Every year, an estimated 10 million dogs and cats are lost or stolen. That is the equivalent of approximately one out of every three pets. The majority of dogs and cats brought to animal shelters are never reunited with their families, but those who have a microchip are much more likely to find their way home. Statistically speaking, it is important for every pet owner to be prepared in case they are ever separated from their best friend.
The microchip implantation procedure is fast and easy. It is no more painful than a routine vaccination and the pet does not have to be sedated. The microchip is implanted between the shoulder blades, because this is a secure and relatively insensitive area. Have you ever seen a mama dog or cat pick up their young by the scruff of their neck? That is a safe and common behavior that is effective because both species have loose skin in this area.
Once the microchip is securely implanted, and your contact information registered in the national database, your pet will never again be without an ID for the rest of their lives. If they are every brought to an animal shelter or veterinarian, the animal care workers will use a special reader to identify the serial number of the microchip. They will plug this number into the database and, voila, they will know exactly what number to call.
Microchips provide you and your pet with the best chance for a happy reunion.
The food your pet eats fuels all of their activities and bodily functions. Nutrition is a key element of their health. Pets who are young, old, sick, healthy, small, and large each need a diet to meet their individual needs. Our veterinary professionals can help you to select a high-quality pet food that will satisfy their cravings and their nutritional requirements based on their individual profile.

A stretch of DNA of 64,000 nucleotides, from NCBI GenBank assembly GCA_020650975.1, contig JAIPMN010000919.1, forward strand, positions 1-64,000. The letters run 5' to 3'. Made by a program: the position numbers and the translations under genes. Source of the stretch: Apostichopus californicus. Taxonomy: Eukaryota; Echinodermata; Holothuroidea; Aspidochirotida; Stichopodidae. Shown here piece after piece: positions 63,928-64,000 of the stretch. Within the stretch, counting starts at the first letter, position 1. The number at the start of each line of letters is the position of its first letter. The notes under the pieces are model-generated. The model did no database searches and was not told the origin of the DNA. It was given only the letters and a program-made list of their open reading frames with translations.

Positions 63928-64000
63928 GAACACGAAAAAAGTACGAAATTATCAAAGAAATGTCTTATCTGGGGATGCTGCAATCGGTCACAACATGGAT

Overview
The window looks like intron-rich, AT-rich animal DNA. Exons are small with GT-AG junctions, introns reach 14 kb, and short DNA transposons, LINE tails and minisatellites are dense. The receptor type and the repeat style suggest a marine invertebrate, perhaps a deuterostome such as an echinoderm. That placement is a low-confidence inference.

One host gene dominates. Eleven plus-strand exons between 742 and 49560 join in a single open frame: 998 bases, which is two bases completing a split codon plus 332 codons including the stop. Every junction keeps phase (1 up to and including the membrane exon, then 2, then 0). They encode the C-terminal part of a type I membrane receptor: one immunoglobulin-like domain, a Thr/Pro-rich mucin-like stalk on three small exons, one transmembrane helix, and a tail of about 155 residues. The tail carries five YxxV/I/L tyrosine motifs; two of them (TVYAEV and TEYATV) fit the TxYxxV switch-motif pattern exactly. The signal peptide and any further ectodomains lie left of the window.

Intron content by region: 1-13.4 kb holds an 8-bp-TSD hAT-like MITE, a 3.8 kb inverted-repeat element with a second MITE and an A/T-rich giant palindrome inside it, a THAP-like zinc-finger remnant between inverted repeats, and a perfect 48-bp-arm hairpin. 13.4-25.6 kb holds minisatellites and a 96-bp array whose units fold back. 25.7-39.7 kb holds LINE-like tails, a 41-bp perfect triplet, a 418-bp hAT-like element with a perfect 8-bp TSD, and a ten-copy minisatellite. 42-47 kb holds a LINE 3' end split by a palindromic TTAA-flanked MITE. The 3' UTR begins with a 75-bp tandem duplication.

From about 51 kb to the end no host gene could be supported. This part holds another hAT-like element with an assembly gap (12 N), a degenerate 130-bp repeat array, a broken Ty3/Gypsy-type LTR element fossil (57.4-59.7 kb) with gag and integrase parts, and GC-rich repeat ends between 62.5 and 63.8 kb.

If your pet has a chronic disease such as cancer, diabetes, allergies, a thyroid disorder, or otherwise, ask your veterinarian about how a prescription pet food could impact their health. Hippocrates, the father of modern medicine, once said “Let thy food be thy medicine.” At All Creatures Veterinary Center, we think the same should apply to our animal best friends!
In addition to what your pet is eating, how much your pet eats can also significantly contribute to their overall health and wellbeing. One out of every three dogs and cats in the United States is overweight or obese. Pets who are carrying extra weight do not enjoy the same quality of life as their fit counterparts. They are more prone to disease, and their expected lifespan is decreased.
Do you know if your pet is a healthy weight?
If your pet’s body weight is more than 15% greater than what is recommended for their size and breed (ask your veterinarian about what this number would be) they are considered obese. Overweight pets are those whose weight falls between the recommended weight and 15%.
Another easy way to tell is by feeling your pet’s side body, if they are laying down or stretched out, you should easily be able to feel their rib cage. Of course, this method is less exacting than the previous, but it can be a good indication that you may need to seek further help.
What if they are obese or overweight?
“Plus-sized” pets should have a veterinary consultation to assess their status. Regular weigh-ins at the office can help you track their progress. If you want to weight them more frequently, one helpful method would be using an at-home scale. Weigh yourself on the scale. Then pick up your pet and step back on. The difference is their weight.
Our veterinarians can help by recommending and providing you with a prescription pet food that has been clinically tested and approved to aid in weight loss. Remember to stick to the serving size! Use a measuring cup to dole out their food at mealtimes so you can be sure they are not over-consuming. And table scraps and extra treats are a definite no-go during their weight loss journey.